By Greg Rodriguez
Manufacturers have been developing steel-shot alternatives for almost as long as we’ve been stuck with steel. Bismuth was one of the first alternatives, and it’s still one of the best, but it cost more than many hunters were willing or able to pay.
Other shotshells approved for use by waterfowlers contained shot of tungsten/iron and tungsten/polymer.
Hevi-Shot, introduced in 2000 and now offered by Remington, is an alloy of tungsten/nickel/iron. It’s 10 percent heavier than lead and 54 percent denser than steel. Hevi-Shot is neither uniform nor concentric, but it performs well in spite of its misshapen payload. Because Hevi-Shot pellets are denser than steel or lead, they hit much harder and are more lethal than those materials at comparative ranges.
Ultra Shok High Density from Federal is the latest alternative to steel shot. The new shell is loaded with Tungsten Iron Plus shot, which is also denser than steel. It’s 94 percent as dense as lead, but uniform and concentric. Federal says the greater density of the shot ensures deeper penetration, more energy and longer range than steel, and the uniformity of the shot delivers tight patterns.
The “Plus” designation denotes that these loads carry an increased volume of shot. This is accomplished by making the shot to the smallest size possible for each load. For example, if a given shot has an acceptable size range of .03 inches, Federal loads all of that shot to the smallest end of the range so more shot can be fit into each shell.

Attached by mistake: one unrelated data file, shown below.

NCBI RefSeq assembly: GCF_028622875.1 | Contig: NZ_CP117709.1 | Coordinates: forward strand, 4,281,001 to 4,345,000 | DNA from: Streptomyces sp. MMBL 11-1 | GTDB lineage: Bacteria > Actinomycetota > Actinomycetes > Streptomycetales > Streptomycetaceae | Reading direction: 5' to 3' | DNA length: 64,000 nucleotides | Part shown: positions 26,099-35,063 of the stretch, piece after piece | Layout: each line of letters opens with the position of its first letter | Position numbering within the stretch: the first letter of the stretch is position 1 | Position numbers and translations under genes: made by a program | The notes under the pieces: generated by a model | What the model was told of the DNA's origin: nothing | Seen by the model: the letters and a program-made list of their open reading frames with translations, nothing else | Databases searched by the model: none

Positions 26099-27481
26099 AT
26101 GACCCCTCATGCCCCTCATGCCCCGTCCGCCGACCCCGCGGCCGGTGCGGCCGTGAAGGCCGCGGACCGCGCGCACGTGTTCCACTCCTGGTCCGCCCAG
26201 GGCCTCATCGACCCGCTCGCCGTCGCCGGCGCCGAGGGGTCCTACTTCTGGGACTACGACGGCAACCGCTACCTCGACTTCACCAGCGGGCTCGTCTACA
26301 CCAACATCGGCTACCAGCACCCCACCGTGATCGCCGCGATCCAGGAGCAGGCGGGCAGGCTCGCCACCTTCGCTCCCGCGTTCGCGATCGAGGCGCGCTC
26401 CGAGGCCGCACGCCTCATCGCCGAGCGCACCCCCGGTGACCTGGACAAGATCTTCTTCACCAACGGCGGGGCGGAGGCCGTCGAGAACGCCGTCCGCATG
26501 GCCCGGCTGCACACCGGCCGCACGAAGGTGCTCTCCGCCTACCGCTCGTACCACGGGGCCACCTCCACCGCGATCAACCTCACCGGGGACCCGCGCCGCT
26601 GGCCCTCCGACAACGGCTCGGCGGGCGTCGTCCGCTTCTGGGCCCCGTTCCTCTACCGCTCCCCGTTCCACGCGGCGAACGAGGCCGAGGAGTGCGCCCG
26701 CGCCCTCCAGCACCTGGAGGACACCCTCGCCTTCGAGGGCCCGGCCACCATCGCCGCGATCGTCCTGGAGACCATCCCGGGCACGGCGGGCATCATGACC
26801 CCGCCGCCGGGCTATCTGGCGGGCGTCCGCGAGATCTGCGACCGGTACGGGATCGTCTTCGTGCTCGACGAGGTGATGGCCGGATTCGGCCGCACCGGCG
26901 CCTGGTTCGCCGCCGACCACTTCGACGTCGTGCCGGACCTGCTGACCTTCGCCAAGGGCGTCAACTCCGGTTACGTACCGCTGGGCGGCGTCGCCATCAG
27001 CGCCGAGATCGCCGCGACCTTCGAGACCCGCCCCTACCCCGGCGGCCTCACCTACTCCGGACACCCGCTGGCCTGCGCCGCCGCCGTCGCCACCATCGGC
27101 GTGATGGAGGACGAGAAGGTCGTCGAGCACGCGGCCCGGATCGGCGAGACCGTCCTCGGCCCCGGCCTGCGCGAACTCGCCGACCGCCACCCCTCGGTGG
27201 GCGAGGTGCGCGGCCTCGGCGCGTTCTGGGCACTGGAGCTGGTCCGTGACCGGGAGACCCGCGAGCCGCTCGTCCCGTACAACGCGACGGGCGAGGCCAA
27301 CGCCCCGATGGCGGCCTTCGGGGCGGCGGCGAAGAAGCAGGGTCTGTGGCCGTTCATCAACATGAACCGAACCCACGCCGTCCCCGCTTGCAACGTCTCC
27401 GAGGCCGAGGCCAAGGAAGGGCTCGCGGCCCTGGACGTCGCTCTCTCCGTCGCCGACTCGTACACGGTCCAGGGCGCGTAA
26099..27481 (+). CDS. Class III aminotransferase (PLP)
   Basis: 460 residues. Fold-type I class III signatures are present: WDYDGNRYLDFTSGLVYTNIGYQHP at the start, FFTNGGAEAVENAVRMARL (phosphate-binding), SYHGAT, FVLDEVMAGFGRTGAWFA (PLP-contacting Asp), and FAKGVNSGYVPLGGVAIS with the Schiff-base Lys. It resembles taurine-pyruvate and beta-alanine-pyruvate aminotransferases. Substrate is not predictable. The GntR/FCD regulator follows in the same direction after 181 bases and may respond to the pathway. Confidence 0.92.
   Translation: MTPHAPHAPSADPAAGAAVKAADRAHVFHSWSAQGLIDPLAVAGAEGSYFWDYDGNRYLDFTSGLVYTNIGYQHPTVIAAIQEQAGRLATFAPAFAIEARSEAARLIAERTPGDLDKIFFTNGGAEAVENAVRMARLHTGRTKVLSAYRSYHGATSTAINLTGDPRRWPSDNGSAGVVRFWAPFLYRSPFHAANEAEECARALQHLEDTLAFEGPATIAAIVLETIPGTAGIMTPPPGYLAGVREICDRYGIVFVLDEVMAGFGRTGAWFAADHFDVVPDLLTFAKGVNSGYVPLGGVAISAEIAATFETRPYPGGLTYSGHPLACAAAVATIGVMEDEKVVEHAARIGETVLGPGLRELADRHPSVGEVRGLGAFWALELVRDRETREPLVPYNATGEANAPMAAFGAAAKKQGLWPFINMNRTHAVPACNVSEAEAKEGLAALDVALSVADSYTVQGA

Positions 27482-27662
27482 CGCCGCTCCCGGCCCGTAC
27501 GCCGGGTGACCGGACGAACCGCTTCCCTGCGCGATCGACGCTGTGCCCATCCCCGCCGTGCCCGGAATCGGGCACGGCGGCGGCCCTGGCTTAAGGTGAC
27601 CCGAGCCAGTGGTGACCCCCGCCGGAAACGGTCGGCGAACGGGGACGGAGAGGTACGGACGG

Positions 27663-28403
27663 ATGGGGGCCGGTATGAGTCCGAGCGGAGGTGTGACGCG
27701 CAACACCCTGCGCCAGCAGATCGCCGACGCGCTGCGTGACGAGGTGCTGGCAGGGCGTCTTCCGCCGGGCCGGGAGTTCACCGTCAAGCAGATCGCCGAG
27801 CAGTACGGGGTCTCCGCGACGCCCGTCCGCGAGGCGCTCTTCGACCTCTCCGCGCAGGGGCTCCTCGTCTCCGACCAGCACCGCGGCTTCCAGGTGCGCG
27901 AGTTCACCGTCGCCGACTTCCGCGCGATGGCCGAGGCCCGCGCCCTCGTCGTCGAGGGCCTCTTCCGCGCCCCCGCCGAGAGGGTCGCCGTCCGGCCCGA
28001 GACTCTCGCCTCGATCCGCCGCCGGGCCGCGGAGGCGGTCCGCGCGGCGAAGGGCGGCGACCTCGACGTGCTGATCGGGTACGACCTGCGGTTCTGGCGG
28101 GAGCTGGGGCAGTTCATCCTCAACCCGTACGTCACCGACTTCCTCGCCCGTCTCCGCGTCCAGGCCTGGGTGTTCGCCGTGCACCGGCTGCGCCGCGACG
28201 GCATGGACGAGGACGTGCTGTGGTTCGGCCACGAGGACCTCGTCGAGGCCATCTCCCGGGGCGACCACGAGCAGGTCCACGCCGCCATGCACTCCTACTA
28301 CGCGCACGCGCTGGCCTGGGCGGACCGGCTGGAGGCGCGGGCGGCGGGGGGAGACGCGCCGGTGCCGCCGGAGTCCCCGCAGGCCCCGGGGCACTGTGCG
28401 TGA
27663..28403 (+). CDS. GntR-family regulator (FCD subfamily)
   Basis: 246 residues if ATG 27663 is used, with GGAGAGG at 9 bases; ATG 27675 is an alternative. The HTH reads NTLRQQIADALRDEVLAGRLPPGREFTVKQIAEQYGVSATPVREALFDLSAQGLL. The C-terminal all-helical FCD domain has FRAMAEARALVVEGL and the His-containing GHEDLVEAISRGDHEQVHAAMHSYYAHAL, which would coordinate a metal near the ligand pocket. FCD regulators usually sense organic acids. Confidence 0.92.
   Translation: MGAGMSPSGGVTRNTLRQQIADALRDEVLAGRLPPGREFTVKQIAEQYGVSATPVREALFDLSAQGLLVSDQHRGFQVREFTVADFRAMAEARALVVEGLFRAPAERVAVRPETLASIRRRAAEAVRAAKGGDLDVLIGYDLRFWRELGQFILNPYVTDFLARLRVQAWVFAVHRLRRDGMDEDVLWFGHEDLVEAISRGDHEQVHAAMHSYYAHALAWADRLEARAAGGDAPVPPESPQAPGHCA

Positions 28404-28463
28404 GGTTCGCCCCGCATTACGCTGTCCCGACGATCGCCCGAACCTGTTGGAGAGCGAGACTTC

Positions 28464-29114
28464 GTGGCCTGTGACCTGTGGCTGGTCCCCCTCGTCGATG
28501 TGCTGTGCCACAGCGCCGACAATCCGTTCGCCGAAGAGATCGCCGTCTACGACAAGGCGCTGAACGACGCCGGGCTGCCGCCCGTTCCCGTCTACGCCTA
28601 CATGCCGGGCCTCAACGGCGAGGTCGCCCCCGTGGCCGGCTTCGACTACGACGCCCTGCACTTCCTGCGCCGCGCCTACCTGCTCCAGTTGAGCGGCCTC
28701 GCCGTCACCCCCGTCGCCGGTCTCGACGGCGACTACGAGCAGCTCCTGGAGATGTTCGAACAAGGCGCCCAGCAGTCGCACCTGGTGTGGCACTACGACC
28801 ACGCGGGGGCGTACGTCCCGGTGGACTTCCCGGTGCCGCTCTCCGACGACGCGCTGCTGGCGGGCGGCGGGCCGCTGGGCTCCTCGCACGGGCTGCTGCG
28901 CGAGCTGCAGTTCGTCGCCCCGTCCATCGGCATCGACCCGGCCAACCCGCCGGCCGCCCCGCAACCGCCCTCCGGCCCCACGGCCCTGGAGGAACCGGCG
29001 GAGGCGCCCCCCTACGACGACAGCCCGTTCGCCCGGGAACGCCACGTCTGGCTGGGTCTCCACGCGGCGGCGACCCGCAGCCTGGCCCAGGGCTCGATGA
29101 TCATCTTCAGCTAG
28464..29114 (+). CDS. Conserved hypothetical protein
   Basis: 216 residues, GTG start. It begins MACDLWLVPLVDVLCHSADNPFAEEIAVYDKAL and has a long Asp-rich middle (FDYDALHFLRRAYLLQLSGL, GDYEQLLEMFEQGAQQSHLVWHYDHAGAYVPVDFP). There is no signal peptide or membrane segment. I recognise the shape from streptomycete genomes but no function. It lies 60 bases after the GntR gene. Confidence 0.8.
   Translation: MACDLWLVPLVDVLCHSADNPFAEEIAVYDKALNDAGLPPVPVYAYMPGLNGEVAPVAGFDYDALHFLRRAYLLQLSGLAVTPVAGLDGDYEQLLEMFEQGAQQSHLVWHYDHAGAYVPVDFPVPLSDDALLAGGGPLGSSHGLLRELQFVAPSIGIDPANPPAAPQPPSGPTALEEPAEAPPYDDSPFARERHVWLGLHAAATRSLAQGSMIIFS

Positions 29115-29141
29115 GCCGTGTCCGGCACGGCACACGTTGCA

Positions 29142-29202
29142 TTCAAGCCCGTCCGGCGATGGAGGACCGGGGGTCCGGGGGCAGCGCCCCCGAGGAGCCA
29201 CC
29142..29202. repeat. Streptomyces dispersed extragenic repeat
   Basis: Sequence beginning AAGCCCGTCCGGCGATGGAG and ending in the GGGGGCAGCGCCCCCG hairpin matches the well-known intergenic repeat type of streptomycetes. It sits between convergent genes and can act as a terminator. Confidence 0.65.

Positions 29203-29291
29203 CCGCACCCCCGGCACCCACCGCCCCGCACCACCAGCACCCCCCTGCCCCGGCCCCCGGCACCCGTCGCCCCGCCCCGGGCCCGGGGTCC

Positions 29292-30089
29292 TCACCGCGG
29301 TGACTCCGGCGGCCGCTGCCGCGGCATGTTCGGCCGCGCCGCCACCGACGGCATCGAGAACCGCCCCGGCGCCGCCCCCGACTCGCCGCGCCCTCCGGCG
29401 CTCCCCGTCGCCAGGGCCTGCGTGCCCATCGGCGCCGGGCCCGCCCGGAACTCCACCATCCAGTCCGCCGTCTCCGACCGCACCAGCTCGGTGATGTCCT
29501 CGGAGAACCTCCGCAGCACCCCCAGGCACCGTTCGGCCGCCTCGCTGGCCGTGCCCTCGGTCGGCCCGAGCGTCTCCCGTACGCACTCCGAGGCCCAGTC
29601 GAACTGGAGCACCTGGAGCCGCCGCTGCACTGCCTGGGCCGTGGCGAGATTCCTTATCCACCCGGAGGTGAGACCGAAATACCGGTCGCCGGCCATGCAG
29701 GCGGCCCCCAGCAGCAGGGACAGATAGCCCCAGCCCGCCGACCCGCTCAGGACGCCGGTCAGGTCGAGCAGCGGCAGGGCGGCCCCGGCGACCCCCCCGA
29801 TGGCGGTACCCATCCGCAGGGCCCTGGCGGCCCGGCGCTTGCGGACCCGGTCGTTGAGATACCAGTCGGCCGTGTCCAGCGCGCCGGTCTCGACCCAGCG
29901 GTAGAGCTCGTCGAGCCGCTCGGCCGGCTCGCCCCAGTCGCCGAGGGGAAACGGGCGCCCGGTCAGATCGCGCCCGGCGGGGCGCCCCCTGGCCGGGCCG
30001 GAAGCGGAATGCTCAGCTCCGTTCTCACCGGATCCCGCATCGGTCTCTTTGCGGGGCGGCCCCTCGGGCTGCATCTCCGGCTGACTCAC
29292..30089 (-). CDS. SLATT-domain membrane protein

The new loads are available with BB or No. 2 Plus shot, in 3- or 3 1/2-inch shells. Claimed velocities are 1,450 fps for all four loads.
Drew Goodlin with a Ruger Red Label and one of the birds peppered with the new High Density load.
Last year, Federal asked me to help set up a Texas waterfowl hunt to test the High Density loads in advance of their introduction at the SHOT Show. I enlisted the help of Gordon Johnston of Larry Gore’s Eagle Lake and Katy Prairie Outfitters west of Houston, Texas.
Federal’s Jason Nash, Drew Goodlin and Melissa Layne joined me on the two-day hunt near the town of Eagle Lake. We devoted the first morning to duck hunting so we could test the No. 2 shot. We shot a mixed bag of teal, redheads and spoonbills at a variety of ranges, as well as one goose.
While it’s hard to match the performance of lead shot, the High Density loads came close. We did not lose a single duck. Postmortems indicated excellent penetration, even on long going-away shots. Everyone came away from day one pretty impressed with the new load’s performance.
Day two found us in a recently harvested rice field, hunting geese from hastily dug pit blinds. While the hunting was a bit slow, we took several geese with decisive results. One goose took a full charge of BB at 30 yards that sent it straight down, and another goose appeared to smack into a wall when I greeted it with a full charge in the chest. We did not see a whole lot of action, but once again, the geese we shot simply folded. We did not lose a single cripple that day, a rarity on goose hunts with steel shot.
Two days later, while hunting geese at the annual Ducks Unlimited Writer’s Camp, the new loads performed well again. Outdoor writer Bob Hood and I accounted for the majority of the 26 geese taken by our party, thanks to our fortuitous location in the spread. We only lost one cripple, and postmortems demonstrated excellent penetration. Bob commented that watching geese take a hit from the High Density loads was almost like returning to the days of lead shot.
I hunted with the new loads for the remainder of the 2004-2005 waterfowl season, and was pretty impressed with their performance. They penetrated deeper, patterned better and held their velocity longer than steel shot. I’ll continue to use them, and feel comfortable recommending them to others.
Reprinted from the September 2005 issue of Buckmasters GunHunter Magazine